They accept working conditions that no legal citizen can imagine. They don’t have the benefit of minimum wage; it’s unheard of for most. They don’t get health insurance, do not have labor organizations to support them, and operate under the perennial threat of being unjustly fired or reported to the Immigration Services and thus deported—often forced to leave children behind.
They clean up after us in public bathrooms, spending as many as ten hours a day steeped in filth for virtually no money. And though they are taken advantage of by so many, they continue to believe in the dreams that brought them here.
Without them our lives would be far less comfortable.
They are forced to sleep in trailers, or entire families are piled into a single bedroom. Mom, dad, and the children share a single, ramshackle bed, because it’s all they have. Many times, they are forced to make room for an aunt or grandmother or the cousin of a neighbor’s friend who just happens to show up one day. And they do so gladly, because to them family is all-important. They take care of their own. No one else will.
Despite all of the negative things that are said about them—that they’re criminals and terrorists—we let them into our homes, we allow them to clean up after us, and we even let them care for our children.
They are the nannies nurturing future presidents, governors, lawyers, doctors, mayors, actors, inventors, football players, Broadway and Hollywood stars. They care for the next generation so these parents can work and go out at night.
They take our children to the park, they feed them, they protect them, and they care for them as if they were their own because—as is so often the case—circumstances made it necessary for them to leave their children behind, in their home country. It may be only a few hours away by plane, or a phone card, or mouse-click away, but for these immigrants their children might as well be on another planet.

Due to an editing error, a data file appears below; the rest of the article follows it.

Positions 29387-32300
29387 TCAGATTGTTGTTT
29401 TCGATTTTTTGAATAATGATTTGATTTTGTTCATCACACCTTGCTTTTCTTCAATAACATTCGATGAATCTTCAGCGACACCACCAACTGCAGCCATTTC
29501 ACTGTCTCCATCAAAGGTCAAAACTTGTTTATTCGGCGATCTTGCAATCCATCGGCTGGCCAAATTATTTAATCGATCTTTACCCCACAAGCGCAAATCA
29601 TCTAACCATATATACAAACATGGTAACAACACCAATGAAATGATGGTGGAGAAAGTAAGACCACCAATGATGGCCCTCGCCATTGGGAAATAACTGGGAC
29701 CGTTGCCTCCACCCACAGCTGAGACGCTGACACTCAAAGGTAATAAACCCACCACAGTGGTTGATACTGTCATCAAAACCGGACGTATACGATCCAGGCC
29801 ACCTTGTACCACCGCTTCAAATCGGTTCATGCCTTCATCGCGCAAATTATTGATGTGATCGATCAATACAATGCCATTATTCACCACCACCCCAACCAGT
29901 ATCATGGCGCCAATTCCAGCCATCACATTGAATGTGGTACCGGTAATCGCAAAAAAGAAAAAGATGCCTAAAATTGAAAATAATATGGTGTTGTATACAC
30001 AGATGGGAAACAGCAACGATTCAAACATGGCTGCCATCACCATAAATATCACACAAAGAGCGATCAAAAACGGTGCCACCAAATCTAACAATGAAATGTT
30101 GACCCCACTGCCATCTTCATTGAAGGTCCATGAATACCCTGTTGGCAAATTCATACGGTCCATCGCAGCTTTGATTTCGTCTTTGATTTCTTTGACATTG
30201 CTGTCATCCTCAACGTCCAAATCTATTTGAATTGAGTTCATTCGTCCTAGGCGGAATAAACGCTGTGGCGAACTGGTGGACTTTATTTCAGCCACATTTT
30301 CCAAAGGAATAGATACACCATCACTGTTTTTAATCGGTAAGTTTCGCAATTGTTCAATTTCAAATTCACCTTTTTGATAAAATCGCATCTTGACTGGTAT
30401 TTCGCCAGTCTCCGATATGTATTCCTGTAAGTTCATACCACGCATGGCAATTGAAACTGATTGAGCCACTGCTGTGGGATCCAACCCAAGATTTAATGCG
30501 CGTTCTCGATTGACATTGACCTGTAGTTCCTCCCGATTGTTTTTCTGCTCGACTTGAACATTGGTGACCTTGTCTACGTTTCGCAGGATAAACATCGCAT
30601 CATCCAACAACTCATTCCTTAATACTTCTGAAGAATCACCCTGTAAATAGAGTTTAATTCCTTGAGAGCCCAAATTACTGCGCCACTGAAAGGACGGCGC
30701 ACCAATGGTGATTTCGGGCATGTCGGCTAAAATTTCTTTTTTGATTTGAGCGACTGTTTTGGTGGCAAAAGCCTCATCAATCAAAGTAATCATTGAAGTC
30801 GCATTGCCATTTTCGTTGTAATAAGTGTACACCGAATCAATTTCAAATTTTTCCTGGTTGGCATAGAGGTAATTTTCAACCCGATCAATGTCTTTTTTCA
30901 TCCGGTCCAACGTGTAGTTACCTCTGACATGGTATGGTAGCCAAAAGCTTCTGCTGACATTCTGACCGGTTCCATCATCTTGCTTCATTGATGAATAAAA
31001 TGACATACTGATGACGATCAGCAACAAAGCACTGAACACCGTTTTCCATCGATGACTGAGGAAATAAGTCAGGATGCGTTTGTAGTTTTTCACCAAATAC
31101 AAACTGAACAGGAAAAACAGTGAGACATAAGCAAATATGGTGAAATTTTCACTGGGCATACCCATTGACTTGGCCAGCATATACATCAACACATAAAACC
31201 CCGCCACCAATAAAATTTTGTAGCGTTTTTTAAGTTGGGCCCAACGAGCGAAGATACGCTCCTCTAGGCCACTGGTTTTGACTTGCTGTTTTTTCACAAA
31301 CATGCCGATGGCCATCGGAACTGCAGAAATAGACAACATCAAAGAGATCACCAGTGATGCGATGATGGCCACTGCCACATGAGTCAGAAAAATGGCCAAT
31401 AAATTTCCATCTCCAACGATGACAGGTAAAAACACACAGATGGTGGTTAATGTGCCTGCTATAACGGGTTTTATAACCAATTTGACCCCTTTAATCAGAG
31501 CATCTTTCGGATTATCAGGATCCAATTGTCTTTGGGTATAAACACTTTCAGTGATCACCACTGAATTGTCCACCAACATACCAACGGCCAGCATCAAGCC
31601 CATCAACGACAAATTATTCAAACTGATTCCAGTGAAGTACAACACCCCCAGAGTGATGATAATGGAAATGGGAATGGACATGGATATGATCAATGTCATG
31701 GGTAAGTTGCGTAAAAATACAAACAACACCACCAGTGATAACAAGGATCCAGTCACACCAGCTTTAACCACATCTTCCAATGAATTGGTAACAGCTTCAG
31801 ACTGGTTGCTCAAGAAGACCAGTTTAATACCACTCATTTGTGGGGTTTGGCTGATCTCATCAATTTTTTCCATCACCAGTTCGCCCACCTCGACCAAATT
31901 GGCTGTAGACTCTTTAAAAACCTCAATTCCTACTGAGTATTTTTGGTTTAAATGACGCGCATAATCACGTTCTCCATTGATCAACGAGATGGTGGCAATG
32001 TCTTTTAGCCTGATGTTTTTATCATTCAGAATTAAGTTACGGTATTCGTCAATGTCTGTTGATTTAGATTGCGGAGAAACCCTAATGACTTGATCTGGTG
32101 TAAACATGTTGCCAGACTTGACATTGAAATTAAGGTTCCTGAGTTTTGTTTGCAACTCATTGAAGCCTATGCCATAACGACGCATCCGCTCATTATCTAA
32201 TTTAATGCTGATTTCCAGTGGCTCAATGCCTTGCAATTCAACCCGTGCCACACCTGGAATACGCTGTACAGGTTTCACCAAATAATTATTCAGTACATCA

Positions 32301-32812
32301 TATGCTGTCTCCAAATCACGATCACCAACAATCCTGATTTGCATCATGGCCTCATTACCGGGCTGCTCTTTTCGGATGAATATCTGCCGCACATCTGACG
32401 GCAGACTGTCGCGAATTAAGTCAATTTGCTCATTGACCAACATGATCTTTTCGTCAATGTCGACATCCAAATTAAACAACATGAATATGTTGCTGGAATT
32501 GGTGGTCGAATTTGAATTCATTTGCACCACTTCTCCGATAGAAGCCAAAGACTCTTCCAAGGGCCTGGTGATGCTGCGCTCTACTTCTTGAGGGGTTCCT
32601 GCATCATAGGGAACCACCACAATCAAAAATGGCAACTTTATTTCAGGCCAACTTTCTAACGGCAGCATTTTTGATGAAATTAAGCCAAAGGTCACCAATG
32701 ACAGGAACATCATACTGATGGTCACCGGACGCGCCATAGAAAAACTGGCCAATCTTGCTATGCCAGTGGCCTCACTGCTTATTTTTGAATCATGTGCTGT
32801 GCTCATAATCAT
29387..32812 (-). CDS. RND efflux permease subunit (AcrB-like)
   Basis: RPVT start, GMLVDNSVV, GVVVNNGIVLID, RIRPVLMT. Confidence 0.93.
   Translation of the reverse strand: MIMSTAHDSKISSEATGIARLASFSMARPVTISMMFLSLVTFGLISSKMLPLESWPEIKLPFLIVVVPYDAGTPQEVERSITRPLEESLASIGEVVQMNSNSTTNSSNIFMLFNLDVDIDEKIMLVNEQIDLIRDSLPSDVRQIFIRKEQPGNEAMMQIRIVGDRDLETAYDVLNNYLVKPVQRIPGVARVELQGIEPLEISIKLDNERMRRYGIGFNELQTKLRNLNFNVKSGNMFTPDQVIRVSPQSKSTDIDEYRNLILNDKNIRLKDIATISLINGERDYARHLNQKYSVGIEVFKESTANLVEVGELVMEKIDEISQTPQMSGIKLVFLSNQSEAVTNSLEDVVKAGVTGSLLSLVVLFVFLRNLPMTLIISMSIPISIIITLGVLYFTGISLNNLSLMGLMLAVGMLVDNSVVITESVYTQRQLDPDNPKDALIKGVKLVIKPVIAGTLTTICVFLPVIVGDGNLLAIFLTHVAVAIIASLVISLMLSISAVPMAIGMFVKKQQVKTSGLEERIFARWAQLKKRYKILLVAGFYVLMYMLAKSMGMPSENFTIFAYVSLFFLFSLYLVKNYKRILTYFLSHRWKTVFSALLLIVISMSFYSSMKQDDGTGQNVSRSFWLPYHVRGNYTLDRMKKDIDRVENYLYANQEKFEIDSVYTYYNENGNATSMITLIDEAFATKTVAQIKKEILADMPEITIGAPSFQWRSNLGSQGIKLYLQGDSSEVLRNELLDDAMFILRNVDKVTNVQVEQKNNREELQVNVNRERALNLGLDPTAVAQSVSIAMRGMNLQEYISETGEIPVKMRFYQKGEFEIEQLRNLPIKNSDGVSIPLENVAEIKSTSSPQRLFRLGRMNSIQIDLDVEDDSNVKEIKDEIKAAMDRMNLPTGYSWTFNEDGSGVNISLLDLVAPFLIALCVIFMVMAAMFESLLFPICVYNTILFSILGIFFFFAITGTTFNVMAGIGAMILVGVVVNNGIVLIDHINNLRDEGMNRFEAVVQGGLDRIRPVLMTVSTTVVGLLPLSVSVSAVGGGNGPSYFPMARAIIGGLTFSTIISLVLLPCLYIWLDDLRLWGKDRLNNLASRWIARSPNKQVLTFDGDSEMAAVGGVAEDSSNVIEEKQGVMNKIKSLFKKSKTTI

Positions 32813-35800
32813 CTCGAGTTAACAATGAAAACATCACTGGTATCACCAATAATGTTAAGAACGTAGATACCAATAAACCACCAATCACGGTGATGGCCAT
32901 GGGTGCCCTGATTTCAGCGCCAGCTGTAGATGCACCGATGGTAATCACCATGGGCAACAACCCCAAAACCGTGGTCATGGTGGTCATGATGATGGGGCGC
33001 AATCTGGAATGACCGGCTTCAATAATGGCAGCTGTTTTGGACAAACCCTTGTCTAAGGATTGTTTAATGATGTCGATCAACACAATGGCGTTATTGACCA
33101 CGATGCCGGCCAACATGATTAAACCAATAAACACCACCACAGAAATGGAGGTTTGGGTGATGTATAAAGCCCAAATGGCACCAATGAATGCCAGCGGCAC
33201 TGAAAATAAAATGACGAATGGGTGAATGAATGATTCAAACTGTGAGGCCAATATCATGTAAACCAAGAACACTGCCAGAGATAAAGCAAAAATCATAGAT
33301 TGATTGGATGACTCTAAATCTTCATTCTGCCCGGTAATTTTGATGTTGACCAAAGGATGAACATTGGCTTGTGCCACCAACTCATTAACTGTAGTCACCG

They’re here because they were dying of hunger in their countries of origin, or because they don’t want to condemn their children to the lives of poverty that their parents and grandparents had no choice but to endure. They came here in search of opportunities that are absent in their native lands. And that is exactly why, even though many don’t even bother to realize that they exist, those immigrants are the strongest, bravest, most innovative, most persistent, most courageous, most devoted individuals you will ever meet. And each is fully committed to doing whatever it takes to succeed in the United States.
But the cost is great. They become invisible. And now the time has come to offer them the recognition, respect, and eventually, the visibility they deserve; the opportunity to co-exist with us.
There is no better source of self-esteem than being seen, and being recognized for your labor, without feeling fear and without being forced to avert your eyes.
Steven E. Levingston
July 1, 2010; 5:30 AM ET
Categories: Guest Blogger | Tags: undocumented workers; immigration debate;